DisneyAnimation88 wrote:
Had he lived ten, maybe twenty years longer and had seen the growing popularity of video games, how do you know he wouldn't have made a film that is similar to Wreck-It Ralph? You don't, none of us do, so it is completely and utterly pointless trying to predict what Walt Disney would have thought or done; personally, given that we know how creative and forward-thinking he was, I think there's a good chance that he would have embraced stories that were original and different from what he had made before. I don't know that for a fact but given what I've read about Walt and what others who knew him personally have said, I do believe that.

Then why didn't he make his Disney classics about the technology that was already in his life? Why did he keep making it about talking animals, magic, and said in the future if he ever went back to animation he'd want to do fairy tales? If he wanted his animated films to really be on all different stuff, why were all of his animated features about magic or talking animals?

And yes, even though we debate like this I like you too.

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PostPosted: Wed Mar 21, 2012 4:10 pm 
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Disney Duster wrote:
And what does new "things" mean? You can't say for certain, can you? What I meant by "things" was subjects and themes and values. What if by "things" Walt meant new places or new art techniques but all still real, fantasy over sci-fi, and good over evil?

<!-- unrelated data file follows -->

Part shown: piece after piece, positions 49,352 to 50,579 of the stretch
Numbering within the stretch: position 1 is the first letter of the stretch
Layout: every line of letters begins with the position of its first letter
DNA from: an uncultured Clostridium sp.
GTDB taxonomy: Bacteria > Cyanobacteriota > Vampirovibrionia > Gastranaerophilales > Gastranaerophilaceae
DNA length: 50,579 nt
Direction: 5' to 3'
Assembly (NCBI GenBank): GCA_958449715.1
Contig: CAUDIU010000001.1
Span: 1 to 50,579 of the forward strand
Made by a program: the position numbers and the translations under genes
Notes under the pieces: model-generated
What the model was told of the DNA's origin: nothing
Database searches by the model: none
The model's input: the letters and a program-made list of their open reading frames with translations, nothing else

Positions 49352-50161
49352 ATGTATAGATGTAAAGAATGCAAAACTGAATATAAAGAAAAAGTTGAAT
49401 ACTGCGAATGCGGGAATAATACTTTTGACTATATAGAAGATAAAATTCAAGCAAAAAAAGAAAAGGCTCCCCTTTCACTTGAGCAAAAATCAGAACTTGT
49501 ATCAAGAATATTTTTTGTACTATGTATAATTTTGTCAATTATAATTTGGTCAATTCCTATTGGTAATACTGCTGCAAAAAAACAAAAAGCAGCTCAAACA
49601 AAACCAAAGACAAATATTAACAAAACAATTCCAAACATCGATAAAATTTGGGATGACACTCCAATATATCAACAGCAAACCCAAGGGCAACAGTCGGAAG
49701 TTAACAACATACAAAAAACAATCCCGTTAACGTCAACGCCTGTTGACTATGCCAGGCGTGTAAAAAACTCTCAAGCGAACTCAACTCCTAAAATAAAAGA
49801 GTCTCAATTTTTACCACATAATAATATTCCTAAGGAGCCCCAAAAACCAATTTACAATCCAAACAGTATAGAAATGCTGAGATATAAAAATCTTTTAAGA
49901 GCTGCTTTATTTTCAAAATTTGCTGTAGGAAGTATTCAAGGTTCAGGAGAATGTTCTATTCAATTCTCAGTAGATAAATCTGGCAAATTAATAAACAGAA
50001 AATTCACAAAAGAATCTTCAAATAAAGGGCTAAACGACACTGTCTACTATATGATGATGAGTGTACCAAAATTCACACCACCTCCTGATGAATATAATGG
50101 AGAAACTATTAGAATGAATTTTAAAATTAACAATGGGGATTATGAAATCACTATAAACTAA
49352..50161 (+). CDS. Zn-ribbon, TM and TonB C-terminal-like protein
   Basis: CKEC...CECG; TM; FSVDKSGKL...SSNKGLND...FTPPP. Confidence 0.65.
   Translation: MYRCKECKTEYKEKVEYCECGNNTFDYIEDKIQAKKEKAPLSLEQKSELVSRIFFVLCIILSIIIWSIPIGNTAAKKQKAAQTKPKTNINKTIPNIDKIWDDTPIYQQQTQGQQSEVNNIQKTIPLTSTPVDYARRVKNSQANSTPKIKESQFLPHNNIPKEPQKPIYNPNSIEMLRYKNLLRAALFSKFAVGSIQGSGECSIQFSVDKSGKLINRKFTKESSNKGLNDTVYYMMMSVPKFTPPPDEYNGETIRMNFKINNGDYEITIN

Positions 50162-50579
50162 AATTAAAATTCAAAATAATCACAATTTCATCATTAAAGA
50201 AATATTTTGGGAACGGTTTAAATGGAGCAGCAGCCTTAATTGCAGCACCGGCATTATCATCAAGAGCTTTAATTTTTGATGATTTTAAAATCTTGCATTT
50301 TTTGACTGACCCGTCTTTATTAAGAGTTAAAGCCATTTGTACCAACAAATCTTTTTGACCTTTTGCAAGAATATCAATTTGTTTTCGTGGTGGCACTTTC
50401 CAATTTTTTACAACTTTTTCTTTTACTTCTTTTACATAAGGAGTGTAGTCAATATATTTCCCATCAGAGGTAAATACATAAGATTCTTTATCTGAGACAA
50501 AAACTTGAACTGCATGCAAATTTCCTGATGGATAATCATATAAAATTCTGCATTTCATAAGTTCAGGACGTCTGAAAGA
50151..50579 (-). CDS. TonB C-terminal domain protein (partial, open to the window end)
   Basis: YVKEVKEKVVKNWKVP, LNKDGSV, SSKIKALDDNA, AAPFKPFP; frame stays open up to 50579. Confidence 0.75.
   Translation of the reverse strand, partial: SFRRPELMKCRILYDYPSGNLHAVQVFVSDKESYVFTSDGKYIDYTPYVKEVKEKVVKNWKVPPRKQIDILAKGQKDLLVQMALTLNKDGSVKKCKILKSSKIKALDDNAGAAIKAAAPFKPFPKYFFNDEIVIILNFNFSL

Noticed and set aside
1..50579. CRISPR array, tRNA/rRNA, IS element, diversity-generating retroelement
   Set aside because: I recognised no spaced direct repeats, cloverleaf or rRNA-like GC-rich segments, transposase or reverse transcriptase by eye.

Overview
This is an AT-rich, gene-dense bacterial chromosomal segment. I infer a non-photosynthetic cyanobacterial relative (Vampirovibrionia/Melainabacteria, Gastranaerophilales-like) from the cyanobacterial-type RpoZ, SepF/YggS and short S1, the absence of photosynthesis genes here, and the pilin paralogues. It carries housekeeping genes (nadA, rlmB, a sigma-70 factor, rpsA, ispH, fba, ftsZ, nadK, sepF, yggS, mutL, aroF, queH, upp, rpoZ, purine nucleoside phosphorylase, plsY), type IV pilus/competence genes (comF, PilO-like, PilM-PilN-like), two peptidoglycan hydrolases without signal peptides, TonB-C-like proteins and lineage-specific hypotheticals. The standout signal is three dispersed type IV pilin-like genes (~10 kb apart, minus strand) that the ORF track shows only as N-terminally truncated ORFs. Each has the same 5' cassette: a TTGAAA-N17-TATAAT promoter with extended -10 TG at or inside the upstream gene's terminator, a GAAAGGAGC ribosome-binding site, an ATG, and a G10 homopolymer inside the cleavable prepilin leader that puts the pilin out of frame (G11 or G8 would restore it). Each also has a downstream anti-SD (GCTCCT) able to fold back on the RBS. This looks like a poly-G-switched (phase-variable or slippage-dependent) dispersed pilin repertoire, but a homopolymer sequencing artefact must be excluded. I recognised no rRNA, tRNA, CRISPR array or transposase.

"Things" isn't the key word here, "New" is. If he meant it in the way you interpreted it, why wouldn't he have just said: "I'd like us to continue doing the things that have been successful for us, but find new ways and techniques to do so"? "Things" could mean anything; animated films, live-action films, theme parks, future cities but "New" only has one meaning. Given what we know about Wreck-It Ralph, the film will have the fantasy and the fight of good over evil that you spoke of and as every animated Disney film shares the same (on in the least very similar) themes and values, I don't think that that is an issue either.

Disney Duster wrote:
It was clear they were magically coming to life.


I don't agree; when did magic come into Toy Story? There was absolutely no reason given for the toys being able to come to life, we were just supposed to believe that they did, not question it but instead concentrate on the story and the characters. There was absolutely no magic present in Toy Story, all that was required was the imagination of the audience.

Disney Duster wrote:
Doesn't mean I don't think they need to show us that or that Walt would approve of such characters can question if they're really alive or not.